They might range from notes to cards to emails to phone calls, but from now until August 2nd 2018 I am planning to make a point of saying thank you to someone everyday. That is a lot of thank you notes, but I’m confident I’m not going to run out of people or things to be thankful for.

And this is YOUR invitation to join the party! Do you have:

  • A favourite prof who had an incredibly positive impact on you?
  • A family member who you can always count on for support?
  • A coworker who embodies teamwork and is always willing to help you out?
  • A friend who recently got you a spontaneous gift?
  • A parent who lets you borrow their car on a very regular basis?
  • An elementary school teacher who you still tell stories about because they were great?
  • A friend who is a major source of encouragement in your life?
  • A neighbour who helps you out with shoveling snow or mowing the lawn?

If you said yes to any of those, or if you didn’t but you have someone else in mind who you’re thankful for, try writing one thank you card to that person.

Here is to 365 days of saying thank you!

Cultivating Goodness

Lately I have felt that the season of life I am in is focused on cultivating goodness. What I mean by that is that I am intentional about surrounding myself with things that bring me joy and I am conscious of recognizing and being thankful for the abundant blessings in my life. I like the word “cultivating” because it represents doing something actively to nurture or help something grow. It represents intentional actions to plant things into my life that will make it blossom.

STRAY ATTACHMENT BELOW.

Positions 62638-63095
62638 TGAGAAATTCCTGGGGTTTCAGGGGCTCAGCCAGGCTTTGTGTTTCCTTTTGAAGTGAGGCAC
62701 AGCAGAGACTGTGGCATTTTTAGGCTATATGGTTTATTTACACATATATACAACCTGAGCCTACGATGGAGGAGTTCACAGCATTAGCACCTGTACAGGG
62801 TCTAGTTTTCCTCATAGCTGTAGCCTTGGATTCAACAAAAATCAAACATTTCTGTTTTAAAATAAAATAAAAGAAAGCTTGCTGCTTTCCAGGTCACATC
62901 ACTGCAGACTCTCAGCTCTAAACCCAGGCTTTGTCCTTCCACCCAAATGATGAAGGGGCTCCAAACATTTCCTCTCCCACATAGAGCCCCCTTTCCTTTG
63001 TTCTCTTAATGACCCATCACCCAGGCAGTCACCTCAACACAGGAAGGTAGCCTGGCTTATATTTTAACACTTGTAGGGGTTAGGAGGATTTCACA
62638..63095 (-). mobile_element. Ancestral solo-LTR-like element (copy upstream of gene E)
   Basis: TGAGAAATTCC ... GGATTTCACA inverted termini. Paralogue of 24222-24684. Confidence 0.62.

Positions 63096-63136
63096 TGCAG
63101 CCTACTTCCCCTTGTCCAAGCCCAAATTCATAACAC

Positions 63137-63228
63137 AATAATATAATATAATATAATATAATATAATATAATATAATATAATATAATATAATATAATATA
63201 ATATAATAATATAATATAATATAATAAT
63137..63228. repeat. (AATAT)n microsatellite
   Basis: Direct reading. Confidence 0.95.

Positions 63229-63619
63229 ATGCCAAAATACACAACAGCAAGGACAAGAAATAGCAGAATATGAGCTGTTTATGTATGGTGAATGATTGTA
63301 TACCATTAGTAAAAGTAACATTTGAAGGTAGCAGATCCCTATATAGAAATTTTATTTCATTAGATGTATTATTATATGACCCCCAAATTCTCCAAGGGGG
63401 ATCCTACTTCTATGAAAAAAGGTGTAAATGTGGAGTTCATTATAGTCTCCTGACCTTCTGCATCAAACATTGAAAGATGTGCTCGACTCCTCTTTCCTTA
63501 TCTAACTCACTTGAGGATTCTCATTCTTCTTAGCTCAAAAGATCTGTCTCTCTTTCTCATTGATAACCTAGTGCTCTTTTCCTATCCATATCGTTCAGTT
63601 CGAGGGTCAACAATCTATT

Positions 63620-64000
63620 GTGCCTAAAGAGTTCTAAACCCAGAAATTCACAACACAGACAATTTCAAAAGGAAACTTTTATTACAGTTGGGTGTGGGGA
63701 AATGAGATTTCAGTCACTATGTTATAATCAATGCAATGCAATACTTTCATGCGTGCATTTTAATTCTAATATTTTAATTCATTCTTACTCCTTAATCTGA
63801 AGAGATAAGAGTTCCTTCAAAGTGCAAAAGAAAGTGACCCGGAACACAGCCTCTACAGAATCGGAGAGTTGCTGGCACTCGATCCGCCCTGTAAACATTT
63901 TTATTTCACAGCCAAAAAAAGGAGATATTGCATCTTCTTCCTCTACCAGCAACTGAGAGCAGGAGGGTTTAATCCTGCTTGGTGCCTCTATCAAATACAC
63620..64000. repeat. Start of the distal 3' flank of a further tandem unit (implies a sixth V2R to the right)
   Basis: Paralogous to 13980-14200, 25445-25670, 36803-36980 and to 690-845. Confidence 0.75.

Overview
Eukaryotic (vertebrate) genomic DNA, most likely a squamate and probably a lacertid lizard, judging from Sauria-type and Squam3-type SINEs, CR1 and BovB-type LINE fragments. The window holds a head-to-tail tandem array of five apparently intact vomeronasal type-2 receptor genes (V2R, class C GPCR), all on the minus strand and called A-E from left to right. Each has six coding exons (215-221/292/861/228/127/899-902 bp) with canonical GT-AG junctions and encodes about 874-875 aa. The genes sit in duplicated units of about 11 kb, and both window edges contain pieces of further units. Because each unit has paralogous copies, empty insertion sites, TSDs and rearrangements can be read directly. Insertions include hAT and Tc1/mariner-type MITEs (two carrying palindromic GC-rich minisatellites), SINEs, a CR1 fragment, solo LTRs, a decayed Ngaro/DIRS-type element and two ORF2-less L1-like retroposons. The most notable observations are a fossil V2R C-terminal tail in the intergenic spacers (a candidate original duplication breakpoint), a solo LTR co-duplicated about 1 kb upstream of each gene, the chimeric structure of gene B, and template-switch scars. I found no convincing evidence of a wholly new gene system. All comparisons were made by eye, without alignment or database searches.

The book The Life-Changing Magic of Tidying Up talks about this concept in the context of cleaning your house, you pick up items and ask “does this bring me joy?” and unless the answer is yes, or it is a necessary item, you get rid of it. I’ve been trying to apply that idea to my life by filling my days with things that bring me joy: investing in people who make me feel good, volunteering my time for projects that stimulate my creativity, buying WAY too many plants to live on my window sill, and thrift shopping a lot because its the cheapest form of retail therapy. It’s also helpful to remind myself that when things don’t go as I planned, that doesn’t necessarily mean that things are going wrong. It is easy to have days that make you feel defeated or lose your optimism but it’s important to believe that in the grand scheme of things, life is good; to paraphrase Daniel 3:18, “And if not, He is still good.”